Seattle Public Library

La Public Library è uno dei pochi buoni motivi per andare a Seattle.

Questo capolavoro di architettura (costruito nel 2004 da Rem Koolhaas) sembra una scultura impraticabile, difficile da fruire,  esageratemente costruita. In realtà accade il contrario: tutto è fluido e semplice e la sensazione più bella che ti lascia è la voglia di leggere.

Mi è spiaciuto visitarla di passaggio: se ci tornerò, mi prenderò un’intera giornata libera di studio e lettura.

National Pavilions

My new article for Cool Hunting

“Common Ground”—the theme this year for Venice’s Biennale Architettura 2012—covers all exhibition spaces from Giardini to Arsenale, as well as the vast range of venues spread out all over town. Fitting into this larger concept while presenting their own respective themes were a number of national participants. Here are three standouts from Japan, Russia and the USA.

USA

For its unifying motif the US chose the idea of “Spontaneous Interventions: Design Actions for the Common Good.” The installation marks a huge living catalogue of 124 spontaneous urban interventions, put in place by architects, designers, planners and artists, as well as common citizens willing to intervene in their neighborhoods and cities.

After an open call for projects, commissioner and curator Cathy Lang Ho worked with co-curators David van der Leer and Ned Cramer to narrow down the selection among more than 450 submissions. The result is a clever choice of local projects, urban gardens, community farms, websites and art activities which foster and enhance relationships, leisure, comfort, functionality, safety, sharing and sustainability in US cities. Every project—which ties back to the central notion of collaboration—is visible on a constantly updated dedicated website.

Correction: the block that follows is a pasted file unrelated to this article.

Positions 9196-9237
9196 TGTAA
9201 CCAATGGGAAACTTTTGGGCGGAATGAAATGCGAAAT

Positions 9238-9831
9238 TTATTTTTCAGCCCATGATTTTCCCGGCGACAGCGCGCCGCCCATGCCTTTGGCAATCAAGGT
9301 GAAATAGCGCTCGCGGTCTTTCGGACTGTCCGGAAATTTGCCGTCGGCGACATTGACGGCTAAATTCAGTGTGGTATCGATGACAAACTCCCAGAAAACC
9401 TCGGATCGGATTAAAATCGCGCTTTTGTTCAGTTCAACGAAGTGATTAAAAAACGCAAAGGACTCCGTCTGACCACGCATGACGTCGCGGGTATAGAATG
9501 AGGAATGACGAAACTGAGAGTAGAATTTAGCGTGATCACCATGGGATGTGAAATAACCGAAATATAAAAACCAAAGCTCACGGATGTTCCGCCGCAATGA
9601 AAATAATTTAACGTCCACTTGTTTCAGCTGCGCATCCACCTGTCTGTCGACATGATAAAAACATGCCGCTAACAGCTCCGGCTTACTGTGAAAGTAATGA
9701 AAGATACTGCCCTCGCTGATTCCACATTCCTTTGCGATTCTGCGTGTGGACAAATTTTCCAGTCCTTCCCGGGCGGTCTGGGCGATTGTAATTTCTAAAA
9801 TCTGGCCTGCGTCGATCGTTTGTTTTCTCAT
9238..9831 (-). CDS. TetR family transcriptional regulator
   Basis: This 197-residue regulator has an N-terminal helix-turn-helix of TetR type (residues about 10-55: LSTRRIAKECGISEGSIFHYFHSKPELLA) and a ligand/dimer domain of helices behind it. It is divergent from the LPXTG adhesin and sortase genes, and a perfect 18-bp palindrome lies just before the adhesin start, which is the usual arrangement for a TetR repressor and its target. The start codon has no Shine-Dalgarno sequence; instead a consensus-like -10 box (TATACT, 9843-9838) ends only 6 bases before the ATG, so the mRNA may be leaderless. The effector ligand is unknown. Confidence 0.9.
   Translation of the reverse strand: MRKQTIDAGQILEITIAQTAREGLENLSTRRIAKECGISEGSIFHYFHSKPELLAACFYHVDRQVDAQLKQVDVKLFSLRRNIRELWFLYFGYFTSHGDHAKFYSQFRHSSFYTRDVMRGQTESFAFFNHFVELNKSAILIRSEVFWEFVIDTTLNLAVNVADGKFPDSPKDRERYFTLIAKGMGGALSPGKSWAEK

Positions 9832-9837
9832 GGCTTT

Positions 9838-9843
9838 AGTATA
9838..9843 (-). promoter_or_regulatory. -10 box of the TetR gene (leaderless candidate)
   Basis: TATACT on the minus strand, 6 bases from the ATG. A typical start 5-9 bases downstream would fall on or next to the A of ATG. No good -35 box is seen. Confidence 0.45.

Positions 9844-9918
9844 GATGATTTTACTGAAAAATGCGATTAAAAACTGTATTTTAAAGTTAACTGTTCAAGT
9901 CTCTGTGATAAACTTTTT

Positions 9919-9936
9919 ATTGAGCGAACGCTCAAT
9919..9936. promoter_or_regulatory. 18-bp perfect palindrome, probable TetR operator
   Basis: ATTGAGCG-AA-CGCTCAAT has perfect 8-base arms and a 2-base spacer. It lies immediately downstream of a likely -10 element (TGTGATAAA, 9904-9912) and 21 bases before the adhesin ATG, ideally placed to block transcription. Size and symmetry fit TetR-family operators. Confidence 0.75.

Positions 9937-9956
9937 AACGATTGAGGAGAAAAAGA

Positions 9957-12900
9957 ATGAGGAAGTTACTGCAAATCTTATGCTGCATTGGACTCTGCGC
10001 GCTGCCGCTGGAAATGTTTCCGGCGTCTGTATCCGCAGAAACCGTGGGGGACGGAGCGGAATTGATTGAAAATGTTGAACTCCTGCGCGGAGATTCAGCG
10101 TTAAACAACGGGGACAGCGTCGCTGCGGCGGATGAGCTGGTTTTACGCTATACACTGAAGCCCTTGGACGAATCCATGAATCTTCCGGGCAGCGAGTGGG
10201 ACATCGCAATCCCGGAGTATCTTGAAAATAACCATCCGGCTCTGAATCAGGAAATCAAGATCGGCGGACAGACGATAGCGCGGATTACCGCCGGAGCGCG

A system of movable banners conceived by the Brooklyn-based design studio Freecell lies at the core of the installation—each banner presents and describes a project, and which of the ideas it explores improve the public realm. The visitors can lower a banner while a counterweight is pulled up, revealing a keyword for the future of cities and graphics designed by communication design studio M-A-D. The Jury of the Biennale has assigned a Special Mention for the national participation in this project.

Russia

The same prize went to the Russian National Pavillion, but here it’s a totally different story. Where the US installation is totally mechanical, concrete and evident, the choice of curator’s Sergei Tchoban, Sergey Kuznetsov and Valeria Kashirina was to go digital, virtual and invisible, with “i-city” and “i-land.”

The i-city area is completely covered with QR codes from walls to floors to windows, with no exceptions. The visitors are provided with a special tablet with a camera that lights up the squares according to a specific rhythm. Then, the monitor unveils projects for Skolkovo, the so-called Russian Silicon Valley. The Skolkovo area is not far from Moscow and is one of the most ambitious architectural, financial and scientific projects in the country, anticipating buildings and development plans by David ChipperfieldOMAHerzog & De MeuronStefano Boeri Architetti and Bernaskoni Architecture Bureau, just to name a few.